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Yes to phase-out plan, No to strict animal-free testing for cosmetics

The long-awaited reaction of the European Commission to the European citizens' initiative (ECI) "Save Cruelty Free Cosmetics – Commit to a Europe without animal testing" has now been published. Doctors Against Animal Experiments (DAAE) sees reason for joy, but also for concern. The Commission supports a plan to phase out animal testing but does not want to consistently protect the EU-wide ban on animal testing for cosmetics.

1.2 million EU citizens supported the European Citizens' Initiative (ECI) "Save Cruelty Free Cosmetics – Commit to a Europe without animal testing", which was organized by the international animal rights organizations/umbrella organizations Cruelty Free Europe (CFE), Humane Society International (HSI), People for the Ethical Treatment of Animals (PETA), Eurogroup for Animals (EfA), and European Coalition to End Animal Experiments (ECEAE). The German association DAAE is a member of the umbrella organizations EfA and ECEAE and was thus significantly involved in the ECI.

Key demands of the ECI to the EU Commission were, among other things, the development of a concrete phase-out plan for animal testing in the EU and a consistent ban on animal testing in cosmetics testing. Despite the EU's 2009 ban on animal testing for cosmetic ingredients, chemicals that industrial workers are in contact with or that end up in the environment continue to be tested on animals due to the European chemicals regulation REACH (Registration, Evaluation, Authorization and Restriction of Chemicals). Drafts for the planned update of the REACH regulation also indicate that the number of animal tests on chemicals will increase significantly in the upcoming years.

The EU Commission's reaction to the ECI's demands has both positive and disappointing aspects. DAAE welcomes that the Commission intends to launch a concrete EU-wide phase-out plan for animal testing. This roadmap includes the elimination of all regulatory animal use for safety testing of industrial chemicals, pesticides, biocides, and human and veterinary drugs. The longer-term plan to reduce and gradually end the use of animals in research and teaching is also considered positively by DAAE. However, it is disappointing that the Commission is ignoring the calls for a strict enforcement of the ban on animal testing for cosmetics - a ban that was enacted by the legislature more than ten years ago.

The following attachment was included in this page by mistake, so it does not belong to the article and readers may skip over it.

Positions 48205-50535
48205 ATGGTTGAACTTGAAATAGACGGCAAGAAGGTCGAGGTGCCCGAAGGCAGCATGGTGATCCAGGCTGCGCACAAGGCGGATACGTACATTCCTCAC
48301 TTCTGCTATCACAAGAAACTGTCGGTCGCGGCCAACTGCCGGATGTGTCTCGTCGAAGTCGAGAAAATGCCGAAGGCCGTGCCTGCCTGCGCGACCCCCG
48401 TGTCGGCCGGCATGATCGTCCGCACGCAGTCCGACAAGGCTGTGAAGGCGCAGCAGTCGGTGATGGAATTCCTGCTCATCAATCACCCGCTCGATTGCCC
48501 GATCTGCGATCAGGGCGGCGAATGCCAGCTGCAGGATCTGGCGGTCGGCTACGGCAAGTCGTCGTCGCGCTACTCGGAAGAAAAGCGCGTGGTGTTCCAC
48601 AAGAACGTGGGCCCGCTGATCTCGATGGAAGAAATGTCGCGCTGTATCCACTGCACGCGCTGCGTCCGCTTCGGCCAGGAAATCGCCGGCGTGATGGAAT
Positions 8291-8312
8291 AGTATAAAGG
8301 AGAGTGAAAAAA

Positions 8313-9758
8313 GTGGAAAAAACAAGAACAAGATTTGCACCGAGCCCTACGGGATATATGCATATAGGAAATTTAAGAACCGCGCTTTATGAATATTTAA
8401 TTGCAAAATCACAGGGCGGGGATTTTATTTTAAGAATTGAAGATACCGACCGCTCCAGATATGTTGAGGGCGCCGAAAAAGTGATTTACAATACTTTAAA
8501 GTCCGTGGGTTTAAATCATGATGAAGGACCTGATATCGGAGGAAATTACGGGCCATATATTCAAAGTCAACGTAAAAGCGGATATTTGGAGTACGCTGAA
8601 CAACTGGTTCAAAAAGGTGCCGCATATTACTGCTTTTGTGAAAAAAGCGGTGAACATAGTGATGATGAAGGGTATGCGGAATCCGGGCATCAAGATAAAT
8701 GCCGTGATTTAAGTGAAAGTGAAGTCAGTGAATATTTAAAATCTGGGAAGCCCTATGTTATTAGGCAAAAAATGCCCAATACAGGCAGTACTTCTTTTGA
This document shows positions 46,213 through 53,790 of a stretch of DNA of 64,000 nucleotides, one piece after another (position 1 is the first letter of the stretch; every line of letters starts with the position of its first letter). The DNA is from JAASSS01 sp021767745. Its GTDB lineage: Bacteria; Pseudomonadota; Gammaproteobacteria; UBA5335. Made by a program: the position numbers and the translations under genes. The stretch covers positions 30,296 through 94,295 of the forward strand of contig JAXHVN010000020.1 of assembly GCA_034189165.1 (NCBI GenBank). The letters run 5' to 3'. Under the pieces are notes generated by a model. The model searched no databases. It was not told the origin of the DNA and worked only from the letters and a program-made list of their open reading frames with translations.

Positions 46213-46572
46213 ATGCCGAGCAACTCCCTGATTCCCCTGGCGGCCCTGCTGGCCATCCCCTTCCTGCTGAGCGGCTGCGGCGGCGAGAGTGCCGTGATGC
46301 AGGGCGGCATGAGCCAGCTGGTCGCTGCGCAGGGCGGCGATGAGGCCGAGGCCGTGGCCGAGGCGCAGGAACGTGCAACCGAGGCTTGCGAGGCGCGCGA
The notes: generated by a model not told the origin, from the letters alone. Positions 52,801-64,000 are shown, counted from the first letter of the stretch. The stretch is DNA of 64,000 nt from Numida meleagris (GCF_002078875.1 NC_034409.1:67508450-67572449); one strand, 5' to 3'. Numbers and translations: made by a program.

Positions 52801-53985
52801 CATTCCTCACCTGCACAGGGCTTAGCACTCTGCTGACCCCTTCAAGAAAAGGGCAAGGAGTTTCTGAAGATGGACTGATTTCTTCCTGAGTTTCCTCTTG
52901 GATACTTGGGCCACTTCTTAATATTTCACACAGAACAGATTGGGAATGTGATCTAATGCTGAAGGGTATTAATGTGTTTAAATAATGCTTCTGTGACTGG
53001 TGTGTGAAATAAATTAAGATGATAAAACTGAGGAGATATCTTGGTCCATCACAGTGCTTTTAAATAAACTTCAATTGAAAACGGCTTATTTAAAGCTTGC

"EU citizens have clearly stated that animal testing does not have a place in our modern society," says Dr Tamara Zietek, Science Coordinator at Doctors Against Animal Experiments. “We welcome an EU-wide phase-out plan for animal use in safety testing, and in research and education. However, we condemn the Commission's failure to end the suffering of thousands of animals in tests for cosmetics. There are numerous innovative methods nowadays that do not require animals and have been proven to have better predictive power for humans than animal experiments. It is incomprehensible that the Commission is so hesitant to consistently use these methods instead of animal experiments when testing cosmetic ingredients," says Dr Zietek. DAAE welcomes the Commission's plan to audit the establishment of an expert committee, which is to act in an advisory and coordinating manner in the implementation of animal-free methods. The planned set up of a European research area to coordinate national measures to abolish animal testing and promote the use of non-animal methods is also encouraged. The association furthermore rates the organization of expert workshops positively. These should serve to define the first research areas in which animal testing will be phased out and thus help accelerating the transition to animal-free science.

"It now remains to be seen whether the Commission will actually consistently implement the announced measures," says Dr Zietek. "We and our international partners will monitor the developments closely and continue to join forces to end animal testing in the EU as quickly as possible."

Further information

Reference EU >>